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Opening: Katharina Arndt – welcome to the pleasure dome
November 30 @ 7:00 pm - 10:00 pm CET
Katharina Arndt – welcome to the pleasure dome
30.11.2023 – 04.02.2024
To look is an act of choice.
Long acrylic nails, Peaches, a *killer* partner look, your arm pit hair starting to grow back, stick-and-poke tattoos, smelly ashtrays and (how could it be otherwise?) plenty of smartphones: welcome to the pleasure dome!
In this exhibition, Katharina Arndt emerges as a keen observer, capturing the intricate networks of modern society, urban life, and her own identity — both as a painter and a Berliner. Inspired by the Frankie goes to Hollywood song, the title of the exhibition ironically alludes to the dichotomy of this place —a city known for its hedonistic pleasures and, simultaneously, a breeding ground for social inequality and ostracism. Berlin, for Arndt, is not merely a geographical entity; it is a hungover, an orgy, a cigarette butt. Her work delves into the ever-shifting boundaries between public and private spaces, a negotiation constantly shaped by the global dialogue of an indistinct multitude. The pervasive influence of social media further blurs these boundaries, creating a society in perpetual connectivity.
At the core of Arndts works lies a central painting with illustrative spirit, an unconventional map of Görlitzer Park populated by its usual human and non-human public – tourists, trees, the canal, ravers, dogs, drug dealers, paper bins, skaters. Through Arndts agile brush, the park transforms into a complex landscape, reflecting the multifaceted nature of Berlin—a city that demands attention, challenges preconceptions, and leaves you yearning for more.
Arndts artistic lens focuses on the often-overlooked facets of urban life. Beer cans and filthy urban furniture become central themes, inviting viewers to confront the detritus of everyday existence. In these works, the artist strips away filters, processes of value-attributing, and hierarchies of meaning.
A doggy bag is as significant a communicator as a nuanced facial expression, or even a great outfit. The artists commitment to capturing the unvarnished truth creates a visual language that feels extremely necessary, specially nowadays— in the manicured social media echo chambers that we curate for ourselves we rarely get to see oursurroundings. Arndts paintings serve as a portal to the complex relationship between identity, societal expectations of beauty, and the all-encompassing influence of the contemporary. With a focus on urban life, her works navigate the transient, the contingent, and the banal, unveiling the layers that make up the present moment.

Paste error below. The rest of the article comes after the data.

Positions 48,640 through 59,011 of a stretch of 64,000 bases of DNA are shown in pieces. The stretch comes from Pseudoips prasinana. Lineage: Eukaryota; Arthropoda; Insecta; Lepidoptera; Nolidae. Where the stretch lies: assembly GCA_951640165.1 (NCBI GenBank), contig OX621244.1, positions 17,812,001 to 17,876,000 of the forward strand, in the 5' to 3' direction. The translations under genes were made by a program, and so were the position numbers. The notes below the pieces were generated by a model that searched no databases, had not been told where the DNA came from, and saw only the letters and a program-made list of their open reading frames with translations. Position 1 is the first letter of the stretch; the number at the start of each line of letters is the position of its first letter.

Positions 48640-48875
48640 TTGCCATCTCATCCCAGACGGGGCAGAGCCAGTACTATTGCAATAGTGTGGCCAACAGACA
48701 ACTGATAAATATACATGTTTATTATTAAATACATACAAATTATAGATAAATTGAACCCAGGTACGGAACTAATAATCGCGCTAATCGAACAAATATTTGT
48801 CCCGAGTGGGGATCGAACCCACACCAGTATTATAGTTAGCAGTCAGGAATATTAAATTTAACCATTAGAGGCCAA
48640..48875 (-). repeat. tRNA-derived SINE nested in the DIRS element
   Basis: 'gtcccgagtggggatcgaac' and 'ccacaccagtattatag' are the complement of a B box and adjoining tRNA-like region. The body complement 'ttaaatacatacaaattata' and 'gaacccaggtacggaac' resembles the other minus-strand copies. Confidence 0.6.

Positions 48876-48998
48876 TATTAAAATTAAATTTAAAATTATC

What adds an intriguing layer to Arndts narrative is her inclusion of self-portraiture in her works. In ‘me as an artist’ she unabashedly enjoys a cigarette, presenting it as an object of desire that exudes coolness and mystery. The cigarette becomes a symbol of indulgence, a fleeting moment of pleasure in the chaotic cityscape. Yet, in her bigger paintings, we see a contrasting image of Arndt—jogging, dressed in sporty attire, distancing herself from the unsightly cigarette butts protruding from bins. This duality within the artist herself mirrors the contradictions within Berlin—the juxtaposition of hedonistic enjoyment and the desire for a healthier, more simple existence.
At first glance, Arndts artistic perspective may appear light-hearted and playful. However, beneath the surface lies a profound engagement with society at multiple levels. Central to Arndts exploration is the absurdity of daily life and the human condition, portrayed through characters engaged in a relentless pursuit of connection and acceptance. However, her work transcends mere voyeurism, elevating each panel to a contemporary genre piece—a frozen fragment of young, evolving identities navigating the interplay between digital expectations and imperfect reality.
The exhibition, in essence, is a visual diary—a cartography of the mundane. These paintings are not just representations but tangible records of the artists experiences, offering viewers a chance to step into the artists shoes and witness the world through her gaze. In doing so, she constructs a visual narrative that speaks to the diversity and complexity of the urban landscape. As viewers navigate the exhibition, they are confronted with the duality inherent in Berlins identity—a city that simultaneously nurtures and challenges those who inhabit it. Arndts commitment to authenticity, her refusal to impose value judgments, and her ability to transform the mundane into the extraordinary redefine the viewers relationship with this place. In embracing the chaos of in our lives, Arndt invites us to reconsider our own perceptions of beauty, meaning, and identity. The exhibition serves as a testament to the power of art to capture the spirit of a city and, in doing so, encourages us to welcome the pleasures and perils of our own journeys.
Text by Lorena Juan